Dos and Don'ts of the Tor Browser

A friend of mine asked recently about dos and don’ts of using the Tor Browser, and there are quite a few; in fact, I may not know all of them offhand, which is why it’s good to read the official Tor Browser manual and other documentation made by the Tor Project.

That being said, there are some definite things that you should and shouldn’t do with the Tor Browser:

Do use the official Tor Browser from the Tor Project: The only Tor Browsers you should use are ones made by the official Tor Project, including ones for different platforms. Currently, the official ones work with Windows, OS X, Linux, and Android.


Do use .onion services if they’re available: Some clearnet sites also have Tor hidden services (.onion sites) as mirrors. If you have the option to use either, the onion service, if configured correctly, is likely to have better anonymity.

Do use different passwords and usernames on Tor: Depending on what your threat model is, on Tor, it’s better to use different passwords and/or usernames than what you’d use on the clearnet. Use your password manager or something like Diceware to generate new passwords for Tor sites.

Don’t install plugins or add-ons: Tempting as it might be to install plugins like password managers and other plugins that you’re accustomed to on other browsers, with Tor, these can be harmful rather than helpful. Because Tor’s purpose is anonymity and security, installing add-ons differentiates you from other Tor users. Using the example of password managers, you can use a manager like KeePass, which can store your passwords offline, and copy the passwords into the sites on Tor.

As user SuperSluether put it on StackExchange:

Look, using plug-ins in the Tor Browser is the same as using your default browser. Any protection from Tor is lost because the plugins COMPLETELY IGNORE THE PROXY SETTINGS.

If you want to use plugins, don’t use Tor. Trying to use both at the same time is most wasted effort. The only difference between doing this and using your normal browser is the fact that your normal browser already has the plugins installed.

In fact, it’d be easier to set up a local Tor proxy, and tell your default browser to use that. Since plugins ignore the proxy, you’ll get the exact same effect as on the Tor Browser.

Don’t torrent over Tor: Tor notoriously is bad for torrenting, for two reasons: breaking your anonymity and also slowing down the network for everyone else. In fact, Tor addresses this directly in their FAQ:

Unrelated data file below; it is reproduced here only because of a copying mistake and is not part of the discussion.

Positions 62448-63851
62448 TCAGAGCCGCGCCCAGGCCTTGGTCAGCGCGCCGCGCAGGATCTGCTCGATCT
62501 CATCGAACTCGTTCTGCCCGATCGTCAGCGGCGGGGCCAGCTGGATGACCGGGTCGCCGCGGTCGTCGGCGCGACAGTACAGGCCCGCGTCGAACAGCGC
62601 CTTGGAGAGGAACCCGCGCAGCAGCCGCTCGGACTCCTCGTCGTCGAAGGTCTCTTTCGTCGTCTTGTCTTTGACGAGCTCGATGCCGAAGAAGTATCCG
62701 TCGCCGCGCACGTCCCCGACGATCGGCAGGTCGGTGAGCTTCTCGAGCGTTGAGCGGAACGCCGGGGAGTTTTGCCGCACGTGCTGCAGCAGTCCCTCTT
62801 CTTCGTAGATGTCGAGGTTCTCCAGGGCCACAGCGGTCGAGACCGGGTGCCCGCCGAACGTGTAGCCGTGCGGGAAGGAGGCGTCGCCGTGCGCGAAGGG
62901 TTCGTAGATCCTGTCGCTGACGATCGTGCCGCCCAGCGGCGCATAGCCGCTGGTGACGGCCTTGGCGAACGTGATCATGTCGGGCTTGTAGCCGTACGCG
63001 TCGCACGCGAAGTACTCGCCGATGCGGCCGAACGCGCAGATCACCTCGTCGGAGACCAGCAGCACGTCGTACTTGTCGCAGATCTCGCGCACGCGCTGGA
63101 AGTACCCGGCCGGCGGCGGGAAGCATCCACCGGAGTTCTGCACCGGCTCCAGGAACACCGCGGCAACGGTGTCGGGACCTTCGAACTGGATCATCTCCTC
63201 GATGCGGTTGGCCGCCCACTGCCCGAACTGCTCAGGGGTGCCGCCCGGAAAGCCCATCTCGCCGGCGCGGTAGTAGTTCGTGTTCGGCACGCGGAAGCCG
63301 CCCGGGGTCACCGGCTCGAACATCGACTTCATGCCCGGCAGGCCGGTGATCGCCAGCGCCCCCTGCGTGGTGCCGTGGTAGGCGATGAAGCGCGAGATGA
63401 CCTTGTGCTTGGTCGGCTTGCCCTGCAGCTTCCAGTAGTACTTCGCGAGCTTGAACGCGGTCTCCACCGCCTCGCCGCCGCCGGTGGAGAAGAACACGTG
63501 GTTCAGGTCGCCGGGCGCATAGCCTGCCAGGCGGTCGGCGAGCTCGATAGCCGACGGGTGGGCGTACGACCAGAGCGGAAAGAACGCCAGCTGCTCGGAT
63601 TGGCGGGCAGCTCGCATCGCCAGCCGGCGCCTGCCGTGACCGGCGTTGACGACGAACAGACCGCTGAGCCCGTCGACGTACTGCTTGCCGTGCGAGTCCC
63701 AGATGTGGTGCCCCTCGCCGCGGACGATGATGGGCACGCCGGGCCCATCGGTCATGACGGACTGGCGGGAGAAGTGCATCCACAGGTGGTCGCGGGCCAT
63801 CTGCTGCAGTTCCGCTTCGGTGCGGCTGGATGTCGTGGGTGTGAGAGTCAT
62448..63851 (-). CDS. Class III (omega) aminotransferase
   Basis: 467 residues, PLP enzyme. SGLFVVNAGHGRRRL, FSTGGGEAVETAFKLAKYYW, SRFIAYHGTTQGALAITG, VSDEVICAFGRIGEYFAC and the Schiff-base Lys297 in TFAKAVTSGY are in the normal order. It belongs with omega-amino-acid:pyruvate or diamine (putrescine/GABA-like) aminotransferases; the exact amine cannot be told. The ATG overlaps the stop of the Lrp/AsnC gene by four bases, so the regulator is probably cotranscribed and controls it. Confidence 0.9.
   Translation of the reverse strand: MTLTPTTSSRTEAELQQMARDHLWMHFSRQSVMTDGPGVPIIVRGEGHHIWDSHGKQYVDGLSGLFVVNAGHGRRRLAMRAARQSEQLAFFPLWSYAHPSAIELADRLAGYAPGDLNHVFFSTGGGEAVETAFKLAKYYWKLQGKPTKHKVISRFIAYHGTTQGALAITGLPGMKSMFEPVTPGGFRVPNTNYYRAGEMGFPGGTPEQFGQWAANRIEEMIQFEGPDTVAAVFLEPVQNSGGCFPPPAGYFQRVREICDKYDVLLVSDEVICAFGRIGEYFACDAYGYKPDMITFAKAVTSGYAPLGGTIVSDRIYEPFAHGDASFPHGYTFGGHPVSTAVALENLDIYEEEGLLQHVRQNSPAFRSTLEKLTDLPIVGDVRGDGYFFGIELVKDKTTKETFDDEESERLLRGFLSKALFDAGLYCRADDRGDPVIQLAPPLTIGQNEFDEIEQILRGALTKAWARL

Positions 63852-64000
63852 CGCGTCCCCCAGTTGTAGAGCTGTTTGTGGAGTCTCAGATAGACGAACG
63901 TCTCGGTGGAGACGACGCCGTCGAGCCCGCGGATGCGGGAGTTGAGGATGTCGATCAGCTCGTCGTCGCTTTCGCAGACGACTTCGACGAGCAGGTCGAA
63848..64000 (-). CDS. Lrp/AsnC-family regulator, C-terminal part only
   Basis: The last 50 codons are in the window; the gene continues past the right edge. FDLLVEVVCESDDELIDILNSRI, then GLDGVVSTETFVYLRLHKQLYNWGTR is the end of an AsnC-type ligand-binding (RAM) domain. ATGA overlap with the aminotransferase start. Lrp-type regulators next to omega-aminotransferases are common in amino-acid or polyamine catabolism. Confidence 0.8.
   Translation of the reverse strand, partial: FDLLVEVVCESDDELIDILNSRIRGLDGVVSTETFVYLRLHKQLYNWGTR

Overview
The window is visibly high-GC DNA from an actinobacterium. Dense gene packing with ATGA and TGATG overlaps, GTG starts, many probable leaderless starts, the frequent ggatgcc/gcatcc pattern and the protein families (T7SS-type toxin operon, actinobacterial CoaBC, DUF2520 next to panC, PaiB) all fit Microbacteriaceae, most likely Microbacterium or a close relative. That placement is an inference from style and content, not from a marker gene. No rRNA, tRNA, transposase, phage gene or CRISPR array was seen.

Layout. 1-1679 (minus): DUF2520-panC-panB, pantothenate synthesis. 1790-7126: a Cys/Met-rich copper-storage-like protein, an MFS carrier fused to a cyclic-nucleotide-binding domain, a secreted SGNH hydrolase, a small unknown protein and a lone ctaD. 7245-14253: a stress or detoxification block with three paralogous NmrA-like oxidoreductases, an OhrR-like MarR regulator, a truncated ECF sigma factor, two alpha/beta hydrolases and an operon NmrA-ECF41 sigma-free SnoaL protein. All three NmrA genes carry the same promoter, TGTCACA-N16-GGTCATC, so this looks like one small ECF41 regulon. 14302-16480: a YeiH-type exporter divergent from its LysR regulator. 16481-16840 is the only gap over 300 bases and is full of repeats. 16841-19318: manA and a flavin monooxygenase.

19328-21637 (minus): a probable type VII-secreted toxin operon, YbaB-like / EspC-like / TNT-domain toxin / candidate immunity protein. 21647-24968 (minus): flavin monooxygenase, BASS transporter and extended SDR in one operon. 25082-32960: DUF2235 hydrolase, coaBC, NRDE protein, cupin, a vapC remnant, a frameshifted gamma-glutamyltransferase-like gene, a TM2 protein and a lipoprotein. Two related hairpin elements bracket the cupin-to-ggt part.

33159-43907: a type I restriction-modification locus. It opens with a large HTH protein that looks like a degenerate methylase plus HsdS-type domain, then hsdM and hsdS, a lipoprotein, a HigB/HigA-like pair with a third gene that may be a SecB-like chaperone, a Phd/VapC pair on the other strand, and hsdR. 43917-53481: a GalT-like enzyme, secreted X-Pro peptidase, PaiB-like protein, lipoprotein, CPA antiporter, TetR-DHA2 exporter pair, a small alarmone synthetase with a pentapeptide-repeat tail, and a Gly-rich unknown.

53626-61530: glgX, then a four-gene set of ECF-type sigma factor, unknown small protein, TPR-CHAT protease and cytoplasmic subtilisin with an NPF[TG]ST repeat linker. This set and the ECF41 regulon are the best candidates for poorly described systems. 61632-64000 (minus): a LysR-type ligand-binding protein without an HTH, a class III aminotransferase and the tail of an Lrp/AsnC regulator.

Torrent file-sharing applications have been observed to ignore proxy settings and make direct connections even when they are told to use Tor. Even if your torrent application connects only through Tor, you will often send out your real IP address in the tracker GET request, because that’s how torrents work. Not only do you deanonymize your torrent traffic and your other simultaneous Tor web traffic this way, you also slow down the entire Tor network for everyone else.

Other anonymity networks, like I2P, Freenet, and ZeroNet, are better suited to things like torrenting. For instance, I2P can be used with I2P-Snark.

Don’t use “unofficial” Tor browsers: There are a number of “imitation” Tor browsers on places like the Google Play store (which, if you’re already anti-Google, you probably don’t use anyway). For instance, there’s an app called Onion Search Browser, which, in theory, allows you to access onion sites, but contains ads and is terrible with anonymity. Any of these other “Tor browsers” are likely to be awful, even if they are able to access onion sites.

Be careful about enabling JavaScript and other site features: While some sites won’t function without JavaScript and other features, be aware that allowing them on some sites and not others can enabling tracking as well. The current version of the Tor Browser has three security levels: standard, safer, and safest. Under “standard,” all Tor Browser and website features are enabled. Under “safer,” some website features that can be dangerous are disabled: JavaScript is disabled on all non-HTTPS sites; some fonts and math symbols are disabled; audio and video (HTML5 media) are click-to-play. On “safest,” only website features required for static sites and basic services are enabled, so images, media, and scripts are blocked. Also, JavaScript is disabled on all sites, while some fonts, icons, and math symbols are disabled as well. Audio and video (i.e. HTML5 media) are set as click-to-play.

Don’t use a VPN provider with Tor: There are still a lot of articles and videos that claim you need to use a VPN provider with Tor, which is essentially a myth started by VPN providers. Doing so can actually compromise your anonymity, because you’re then relying on the VPN provider for privacy. If the VPN company is compromised in any way, then so is your data. This isn’t to say that VPNs don’t have other uses, but using the two together is pointless. If you’re concerned about hiding your Tor usage from your ISP, then using a Tor bridge can get around this problem: Relay Search.

.Onion sites: As on the clearnet, there are some .onion sites with malicious intent. Sites listed on directories like the Hidden Wiki, especially financially-related ones, tend to be scams. Use your good judgment. While this doesn’t correlate with the browser itself, these types of sites are aimed at those who are new to Tor and hope to take your money. Such sites have stolen people’s bitcoins, PGP keys, passwords, and other personal information.